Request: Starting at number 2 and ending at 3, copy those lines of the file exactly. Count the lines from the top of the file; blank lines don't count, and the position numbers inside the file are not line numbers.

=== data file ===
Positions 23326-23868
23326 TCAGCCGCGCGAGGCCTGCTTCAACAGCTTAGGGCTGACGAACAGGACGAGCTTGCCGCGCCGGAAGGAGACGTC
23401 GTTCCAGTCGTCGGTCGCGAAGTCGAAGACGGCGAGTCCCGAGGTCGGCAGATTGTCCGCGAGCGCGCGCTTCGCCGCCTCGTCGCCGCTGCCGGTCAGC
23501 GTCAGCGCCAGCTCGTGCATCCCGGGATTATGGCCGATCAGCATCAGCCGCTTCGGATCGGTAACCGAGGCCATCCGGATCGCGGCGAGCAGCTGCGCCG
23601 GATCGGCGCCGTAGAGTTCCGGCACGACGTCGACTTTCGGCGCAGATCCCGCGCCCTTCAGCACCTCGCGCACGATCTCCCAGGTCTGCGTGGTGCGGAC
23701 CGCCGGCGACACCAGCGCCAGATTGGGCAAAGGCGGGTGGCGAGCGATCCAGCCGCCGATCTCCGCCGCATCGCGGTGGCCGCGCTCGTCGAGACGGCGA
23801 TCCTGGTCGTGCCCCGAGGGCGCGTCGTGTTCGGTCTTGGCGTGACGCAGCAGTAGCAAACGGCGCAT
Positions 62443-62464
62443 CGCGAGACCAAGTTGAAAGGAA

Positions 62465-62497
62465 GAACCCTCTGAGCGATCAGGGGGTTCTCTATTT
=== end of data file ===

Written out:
23326 TCAGCCGCGCGAGGCCTGCTTCAACAGCTTAGGGCTGACGAACAGGACGAGCTTGCCGCGCCGGAAGGAGACGTC
23401 GTTCCAGTCGTCGGTCGCGAAGTCGAAGACGGCGAGTCCCGAGGTCGGCAGATTGTCCGCGAGCGCGCGCTTCGCCGCCTCGTCGCCGCTGCCGGTCAGC